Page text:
To allay the suspicions, Bush said, “Read my lips, no new taxes.” Bush had no principled objection to the income tax—nobody in Washington does—but saying he wouldn’t raise them helped him get elected. Bush was pragmatic, Washington-speak for unprincipled. Washington is the world capital of pragmatic. You go nowhere in that cesspool if you’re not pragmatic. Coercive power, its stock in trade, is always unprincipled. When coercion and violence are your means, your announced ends are only mendacious cover for your essential immorality.

Bush reneged on his promise, raising taxes in exchange for the Democrats’ promise to cut spending. He knew better. Reagan had made a deal with them—for each dollar raised in taxes, spending would be cut by two—that was never honored. Bush played Charlie Brown to the Democrats’ football-holding Lucy knowing he’d get the same outcome, which he did. It cost him the 1992 election. Americans chose up-front-about-it grifter Bill Clinton, rejecting the grifter who pretended to be otherwise. The Bush doubters were correct all along: power devoid of principles or purpose.

As the deaths of McCain and Bush sickeningly demonstrate, the devotion to power wins Washington’s highest honors and accolades. It is the root of evil and it has led the US down the path of debt, destruction, death, and ruin. There is no middle ground between freedom and voluntary interaction on the one hand and coercion and violence on the other. To seek the middle ground is to choose the latter.

That is the most important lesson from the life of George Herbert Walker Bush, and the most important thing that can be said upon his death.

You Should Be Laughing At Them!

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7 responses to “Poppycock: Death of a Resumé, by Robert Gore

  1. Pingback: Poppycock: Death of a Resumé « Financial Survival Network

  2. Bob:
    In reading your outstanding “tribute” to Bush “41,” I was reminded of how “far” we have come. Far, with respect to what now passes as “virtue;” virtue within the sphere of politics; the amalgamation of what are recognized as personal virtues of character, when “absorbed” into the maze of murky and toxic waste-waters of politics.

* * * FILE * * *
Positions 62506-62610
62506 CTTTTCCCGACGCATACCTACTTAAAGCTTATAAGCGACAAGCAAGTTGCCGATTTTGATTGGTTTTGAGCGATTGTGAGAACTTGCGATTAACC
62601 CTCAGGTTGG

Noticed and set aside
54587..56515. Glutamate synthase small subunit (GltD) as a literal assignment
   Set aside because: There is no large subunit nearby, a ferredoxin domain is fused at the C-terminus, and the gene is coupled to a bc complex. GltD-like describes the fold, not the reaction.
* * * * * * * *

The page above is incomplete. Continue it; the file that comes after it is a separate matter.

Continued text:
What follows is a quote from Republican Conservative nd Candidate for President in 1964, Barry Goldwater, circa early sixties:

    “I have little interest in streamlining government or in making it more efficient, for I mean to reduce its size. I do not undertake to promote welfare, for I propose to extend freedom. My aim is not to pass laws, but to repeal them. It is not to inaugurate new programs, but to cancel old ones that do violence to the Constitution, or that have failed their purpose, or that impose on the people an unwarranted financial burden. I will not attempt to discover whether legislation is “needed” before I have first determined whether it is constitutionally permissible. And if I should later be attacked for neglecting my constituents’ “interests,” I shall reply that I was informed that their main interest is liberty and that in that cause I am doing the very best I can.”

    I cite the above as a reminder of what has become of our ideals over the brief span of 100 years – the 50 preceding Goldwater’s eloquence, as well as the 50 following it.

    Yes, as Ayn Rand reminded us, Goldwater was to compromise his ideals, but the eloquent expression of them during the dying intellectual “niche” that had become “the Right,” could still be occasionally found. Bush “43” was in his late thirties by then. Bush “41” in his twenties, embarrassingly born/residing on 3rd base, thinking he had hit a triple, ever-mindful of finding a way to steal “home.”